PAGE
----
2 After a while, the beans will give off some “foam” … skim it off and throw it away.3 Here is the pork rind … all 600g of it.4 It was awfully long, so I cut it into strips.5 I brought some water to the boil, added the pork rind, and let it simmer for about 30 minutes.  Some recipes call for throwing the water away after a few minutes and then using fresh water.  There is no need for this kind of ablution in this recipe.6 And this is how the pork rind looked after 30 minutes.  I switched off the heat and left the pork rind there for now.7 Here are most of the ingredients for the sauce: olive oil, carrot, celery, onion, tomato sauce and tomato paste.  I ended up not using the fresh tomatoes … they were not necessary in the end.8 The last ingredient but a most important one is the guanciale, pork jowl.  I suppose that pancetta would do too.

And now for a little bit of prepping:

11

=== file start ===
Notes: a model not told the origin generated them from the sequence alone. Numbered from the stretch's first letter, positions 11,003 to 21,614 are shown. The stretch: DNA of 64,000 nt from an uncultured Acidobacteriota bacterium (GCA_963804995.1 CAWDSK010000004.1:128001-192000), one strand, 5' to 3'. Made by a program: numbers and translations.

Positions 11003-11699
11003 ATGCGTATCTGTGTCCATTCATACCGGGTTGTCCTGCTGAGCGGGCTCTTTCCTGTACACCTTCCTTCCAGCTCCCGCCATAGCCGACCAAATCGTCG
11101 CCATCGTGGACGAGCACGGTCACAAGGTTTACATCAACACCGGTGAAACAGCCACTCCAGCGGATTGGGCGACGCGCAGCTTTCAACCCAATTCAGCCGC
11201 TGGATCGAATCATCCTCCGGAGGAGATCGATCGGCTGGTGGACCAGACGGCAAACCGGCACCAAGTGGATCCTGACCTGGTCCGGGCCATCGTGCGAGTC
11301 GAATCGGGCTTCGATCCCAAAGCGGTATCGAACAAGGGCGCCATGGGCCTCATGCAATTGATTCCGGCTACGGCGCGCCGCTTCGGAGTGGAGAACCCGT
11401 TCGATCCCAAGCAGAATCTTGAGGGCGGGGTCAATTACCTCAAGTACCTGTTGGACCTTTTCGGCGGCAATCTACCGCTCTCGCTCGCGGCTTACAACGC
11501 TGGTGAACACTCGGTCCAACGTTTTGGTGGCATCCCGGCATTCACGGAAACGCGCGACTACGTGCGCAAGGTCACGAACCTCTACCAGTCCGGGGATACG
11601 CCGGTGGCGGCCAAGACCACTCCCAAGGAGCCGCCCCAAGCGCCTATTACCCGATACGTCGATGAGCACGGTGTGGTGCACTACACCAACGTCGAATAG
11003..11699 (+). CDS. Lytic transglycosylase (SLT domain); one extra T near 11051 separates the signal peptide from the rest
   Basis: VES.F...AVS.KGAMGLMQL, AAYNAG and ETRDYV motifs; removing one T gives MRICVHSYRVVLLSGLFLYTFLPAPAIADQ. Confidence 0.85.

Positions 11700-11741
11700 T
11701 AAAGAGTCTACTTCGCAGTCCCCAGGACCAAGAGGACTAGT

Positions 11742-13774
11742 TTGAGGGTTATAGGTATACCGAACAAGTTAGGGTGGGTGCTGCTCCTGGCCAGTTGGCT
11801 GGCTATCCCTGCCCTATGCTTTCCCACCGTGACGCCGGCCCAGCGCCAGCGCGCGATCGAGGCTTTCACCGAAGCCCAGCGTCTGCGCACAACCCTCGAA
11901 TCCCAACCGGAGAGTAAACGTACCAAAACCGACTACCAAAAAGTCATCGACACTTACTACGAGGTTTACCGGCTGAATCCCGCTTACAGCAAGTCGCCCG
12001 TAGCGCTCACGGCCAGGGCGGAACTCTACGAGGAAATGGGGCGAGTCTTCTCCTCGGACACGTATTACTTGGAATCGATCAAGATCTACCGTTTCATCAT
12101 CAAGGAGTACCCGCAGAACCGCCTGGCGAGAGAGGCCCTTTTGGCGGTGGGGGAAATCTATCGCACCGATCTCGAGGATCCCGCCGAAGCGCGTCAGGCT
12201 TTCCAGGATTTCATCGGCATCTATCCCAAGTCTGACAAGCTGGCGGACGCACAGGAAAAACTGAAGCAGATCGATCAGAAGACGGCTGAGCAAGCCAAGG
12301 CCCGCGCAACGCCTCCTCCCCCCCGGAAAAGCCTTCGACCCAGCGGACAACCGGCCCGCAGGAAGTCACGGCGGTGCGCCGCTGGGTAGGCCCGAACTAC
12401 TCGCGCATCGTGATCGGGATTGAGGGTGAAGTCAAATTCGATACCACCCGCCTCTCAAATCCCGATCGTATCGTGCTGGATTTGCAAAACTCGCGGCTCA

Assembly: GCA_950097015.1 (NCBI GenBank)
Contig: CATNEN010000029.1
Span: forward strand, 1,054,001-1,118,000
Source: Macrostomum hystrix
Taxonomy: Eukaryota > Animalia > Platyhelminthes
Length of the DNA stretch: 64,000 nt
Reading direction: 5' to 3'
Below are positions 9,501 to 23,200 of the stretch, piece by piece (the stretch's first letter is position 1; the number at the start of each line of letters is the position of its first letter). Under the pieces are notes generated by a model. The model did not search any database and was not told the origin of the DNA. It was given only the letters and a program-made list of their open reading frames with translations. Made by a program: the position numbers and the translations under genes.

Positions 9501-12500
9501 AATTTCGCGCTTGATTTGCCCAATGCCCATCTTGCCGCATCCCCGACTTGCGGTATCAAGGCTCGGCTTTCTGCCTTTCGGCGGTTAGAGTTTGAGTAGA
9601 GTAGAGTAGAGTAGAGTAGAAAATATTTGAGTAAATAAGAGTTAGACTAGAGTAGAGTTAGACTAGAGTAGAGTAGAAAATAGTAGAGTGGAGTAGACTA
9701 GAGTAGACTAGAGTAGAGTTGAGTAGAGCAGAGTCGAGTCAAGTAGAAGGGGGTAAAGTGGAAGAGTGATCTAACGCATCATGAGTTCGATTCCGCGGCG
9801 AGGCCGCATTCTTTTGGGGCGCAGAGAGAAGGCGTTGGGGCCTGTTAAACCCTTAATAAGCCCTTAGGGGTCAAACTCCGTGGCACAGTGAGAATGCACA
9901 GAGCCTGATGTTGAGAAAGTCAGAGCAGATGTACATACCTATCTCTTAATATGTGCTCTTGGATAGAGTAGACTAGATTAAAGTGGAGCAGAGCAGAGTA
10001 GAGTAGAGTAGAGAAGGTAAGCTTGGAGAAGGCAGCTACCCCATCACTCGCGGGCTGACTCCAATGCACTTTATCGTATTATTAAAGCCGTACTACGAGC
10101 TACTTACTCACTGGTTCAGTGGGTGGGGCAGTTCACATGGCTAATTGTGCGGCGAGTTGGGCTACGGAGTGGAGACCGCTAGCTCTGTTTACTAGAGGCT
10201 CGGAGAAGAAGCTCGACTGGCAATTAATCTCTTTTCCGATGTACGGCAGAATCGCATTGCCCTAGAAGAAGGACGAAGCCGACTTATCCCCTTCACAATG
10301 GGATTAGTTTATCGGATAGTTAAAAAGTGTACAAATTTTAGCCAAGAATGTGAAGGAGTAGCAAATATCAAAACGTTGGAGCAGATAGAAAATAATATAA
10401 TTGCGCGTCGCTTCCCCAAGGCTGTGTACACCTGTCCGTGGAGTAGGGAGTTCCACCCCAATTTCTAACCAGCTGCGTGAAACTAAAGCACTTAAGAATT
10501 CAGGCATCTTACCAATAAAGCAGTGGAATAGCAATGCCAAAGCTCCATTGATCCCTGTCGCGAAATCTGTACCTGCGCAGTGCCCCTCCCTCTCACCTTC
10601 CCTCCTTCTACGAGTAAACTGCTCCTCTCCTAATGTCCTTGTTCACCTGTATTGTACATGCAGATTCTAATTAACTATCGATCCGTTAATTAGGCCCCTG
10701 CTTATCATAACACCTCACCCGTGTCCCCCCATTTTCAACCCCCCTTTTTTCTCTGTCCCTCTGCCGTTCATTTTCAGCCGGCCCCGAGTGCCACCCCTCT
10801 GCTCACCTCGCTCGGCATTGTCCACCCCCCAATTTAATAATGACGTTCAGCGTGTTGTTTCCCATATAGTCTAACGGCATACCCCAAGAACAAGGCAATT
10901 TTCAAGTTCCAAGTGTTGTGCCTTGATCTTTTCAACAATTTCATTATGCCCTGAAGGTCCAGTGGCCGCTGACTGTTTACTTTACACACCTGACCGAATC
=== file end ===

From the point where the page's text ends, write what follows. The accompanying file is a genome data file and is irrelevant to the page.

Cut the guanciale into matchstick shapes …8a Drizzle the bottom of a clay cooking pan with plenty of olive oil (lard may be used instead).9 Add the diced veggies — carrot, onion and celery.10Turn the heat on now and add the guanciale and a few peppercorns … you could also add chilli flakes instead.12 Cook all of this on a medium flame for a few minutes and sprinkle some salt.13 While the soffritto is cooking, cut up the cooked pork rind into strips.  I can’t tell you how much to use — that is a question of personal taste.  All I can say is that I probably used 300g of  pork rind for 1 kg of lamon beans.14 Add the “cotiche” (the pork rind cut into strips) to the soffritto and increase the heat a little so that any residue of water will evaporate.15 Add the cooked beans … and combine.  16 Add the tomato sauce (passata di pomodoro) …17 Sprinkle plenty of salt, give it a good stir with a wooden spoon, and taste.  Add more salt if necessary.  Cook for about 10-15 minutes, which will give the tomato sauce the chance to soak up some flavours.18 Now add a few ladles of the water that the beans had cooked in.  Enough water to cover the beans.  Cook for another 15-20 minutes until you feel that the beans are delightfully “done”.  These Lamon beans don’t fall apart easily!19 As it happened, I was having family around for supper later that evening and so I transferred my fagioli con le cotiche to a bean pot that was given to us by my husband’s aunt who lives in Piedmont, also made of clay.  When it was time to serve the beans …20